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CHAPTER 9

Test Yourself, p. 362


1. What is IQ? ANSWER CLUES: Measuring Intelligence: What is IQ? 1. IQ is short for intelligence quotient, a test score used in Western countries as a general measure of intelligence. 2. There is considerable disagreement about what intelligence is and whether it can be accurately measured. a. The standard definition of intelligence is the ability to solve problems well and to understand and learn complex material. b. Researchers also typically stress that a key aspect of intelligence is the ability to adapt to the environment. c. Intelligence is often associated with mental quickness, but this need not be so. d. Virtually all intelligence tests rely on the assumption that intelligent people can solve problems and understand and learn complex material relatively easily; for this reason, tests often give only limited time to complete tasks. 3. The original test was developed for the French government by Alfred Binet and Theodore Simon. a. It was developed between 1904 and 1911. b. Their aim was to identify children in the public schools who needed extra classroom help. c. They started with the idea that intelligence shows itself in a variety of tasks people do. d. This perspective led them to construct a test consisting of many sorts of tasks. e. Binet and Simon first gave the test to a group of normal children of various ages. Then, they compared the performance of other children of the same age with the normal scores. f. Children with a mental age lower than their chronological age were considered relatively slow. 4. Binet and Simons test was adapted for other purposes. a. In 1916, Lewis Terman and colleagues at Stanford University developed the StanfordBinet Revision of the Binet-Simon Test. b. The Stanford-Binet Revision is still used today to test people ages 2 through adult. c. David Wechsler developed another set of intelligence tests: the Wechsler Adult Intelligence Scale (WAIS) and the Wechsler Intelligence Scale for Children (WISC). These are now the most frequently used tests in the United States. 1) Wechsler believed that Binets test relied too much on verbal skills. 2) Wechsler divided his test into two major parts: ? Verbal subtests assess the ability to understand and use language by assessing vocabulary, comprehension, and other aspects of verbal ability. ? Performance subtests consist of nonverbal tasks such as arranging pictures in an order that tells a story and spotting the missing element in a picture. 5. Compared to earlier IQ tests, modern IQ tests have modified tasks and the way they are scored. a. Binet and Simon were satisfied knowing whether a child was below or at par for his age. b. Early in the 20th century, William Stern developed the idea of an intelligence quotient, computed by dividing mental age by chronological age and multiplying by 100. Thus, a score of 100 meant that a childs mental age exactly matched the childs actual age. c. However, mental age does not keep developing forever, whereas chronological age does. Therefore, older test-takers appear to become less intelligent with age. d. Therefore, todays IQ tests are scored by specifying how a test-taker stands relative to the performance of other people of the same age. 1) A score of 100 is set as the average score.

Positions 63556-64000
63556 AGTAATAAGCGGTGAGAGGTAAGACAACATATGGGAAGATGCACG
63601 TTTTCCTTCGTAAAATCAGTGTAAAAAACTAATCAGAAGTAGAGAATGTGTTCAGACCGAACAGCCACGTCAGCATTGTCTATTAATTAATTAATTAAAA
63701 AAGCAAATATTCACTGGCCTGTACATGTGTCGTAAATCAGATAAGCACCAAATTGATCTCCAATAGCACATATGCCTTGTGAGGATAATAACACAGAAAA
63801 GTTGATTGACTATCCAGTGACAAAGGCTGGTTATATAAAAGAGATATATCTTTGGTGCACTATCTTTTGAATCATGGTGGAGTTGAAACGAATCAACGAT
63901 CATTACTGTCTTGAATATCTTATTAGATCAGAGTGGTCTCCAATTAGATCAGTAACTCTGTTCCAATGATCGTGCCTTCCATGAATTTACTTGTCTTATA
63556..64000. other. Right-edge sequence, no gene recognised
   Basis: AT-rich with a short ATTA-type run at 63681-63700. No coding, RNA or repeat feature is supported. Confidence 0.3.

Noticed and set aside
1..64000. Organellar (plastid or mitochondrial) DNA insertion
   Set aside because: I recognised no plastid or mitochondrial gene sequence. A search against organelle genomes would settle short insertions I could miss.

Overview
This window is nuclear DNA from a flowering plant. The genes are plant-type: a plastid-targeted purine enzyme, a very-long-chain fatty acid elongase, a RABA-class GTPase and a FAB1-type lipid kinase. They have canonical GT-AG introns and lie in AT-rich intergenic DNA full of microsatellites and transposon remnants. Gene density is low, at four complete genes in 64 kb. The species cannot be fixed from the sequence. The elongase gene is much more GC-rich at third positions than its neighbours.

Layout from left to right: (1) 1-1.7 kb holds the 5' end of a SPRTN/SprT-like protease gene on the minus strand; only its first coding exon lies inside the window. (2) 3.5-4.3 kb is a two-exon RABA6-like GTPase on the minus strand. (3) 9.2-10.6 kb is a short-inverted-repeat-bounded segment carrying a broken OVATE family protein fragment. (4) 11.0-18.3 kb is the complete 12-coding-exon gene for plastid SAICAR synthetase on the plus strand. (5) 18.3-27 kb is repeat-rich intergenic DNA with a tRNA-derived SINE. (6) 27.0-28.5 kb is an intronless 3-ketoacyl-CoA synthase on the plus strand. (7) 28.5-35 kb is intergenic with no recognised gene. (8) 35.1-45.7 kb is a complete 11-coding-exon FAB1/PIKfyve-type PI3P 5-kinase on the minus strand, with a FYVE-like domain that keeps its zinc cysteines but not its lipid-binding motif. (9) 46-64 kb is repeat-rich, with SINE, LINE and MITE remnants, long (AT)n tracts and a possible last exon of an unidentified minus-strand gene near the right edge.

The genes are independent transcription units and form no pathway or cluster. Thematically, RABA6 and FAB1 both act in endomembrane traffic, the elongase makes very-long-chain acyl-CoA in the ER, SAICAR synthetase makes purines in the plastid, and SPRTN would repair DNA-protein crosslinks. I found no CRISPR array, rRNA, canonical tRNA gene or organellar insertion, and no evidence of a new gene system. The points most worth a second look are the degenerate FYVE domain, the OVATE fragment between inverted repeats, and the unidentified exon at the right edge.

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IQ test scores are based on a large standardized sample, a random selection of people from the appropriate population. ? A population is a group of people who share certain characteristics. ? Scores are almost always spread along a normal curve, in which most scores fall near the middle with gradually fewer scores toward the extremes. ? After the test has been given to a standardized sample, the developers normed the test by setting the mean of the test at 100 and the standard deviation at 15. 3) Norming the test made tests for people of different ages easier to compare and interpret. 4) For an IQ test to be meaningful, it must be: ? reliable, meaning that it produces consistent results. ? valid, meaning that it measures what it is supposed to measure. IQ scores tend to relate to performance in the real world. a. People with higher IQ scores, particularly in the verbal component, earn higher grade point averages in high school and college. b. People with higher IQs tend to land higher-prestige jobs and make more money. c. People with higher IQs are also more likely to enjoy more stable marriages and stay out of jail. IQ scores of college students typically fall between 112 and 120. However, only about one quarter of the variation in levels of job success can be predicted by IQ. Thus, most of the variation in job success reflects motivation, education, culture, and other factors. a. IQ actually underpredicts job success among Asian-Americans. b. The correlations between IQ and achievement decrease for people who have more experience. As they become more experienced, they develop expertise. Even when IQ and achievement are correlated, the relationship may be difficult to interpret because the correlation may occur because another variable is separately affecting them both. Like other standardized tests, IQ tests are partly a measure of how well a person performs in a testtaking situation.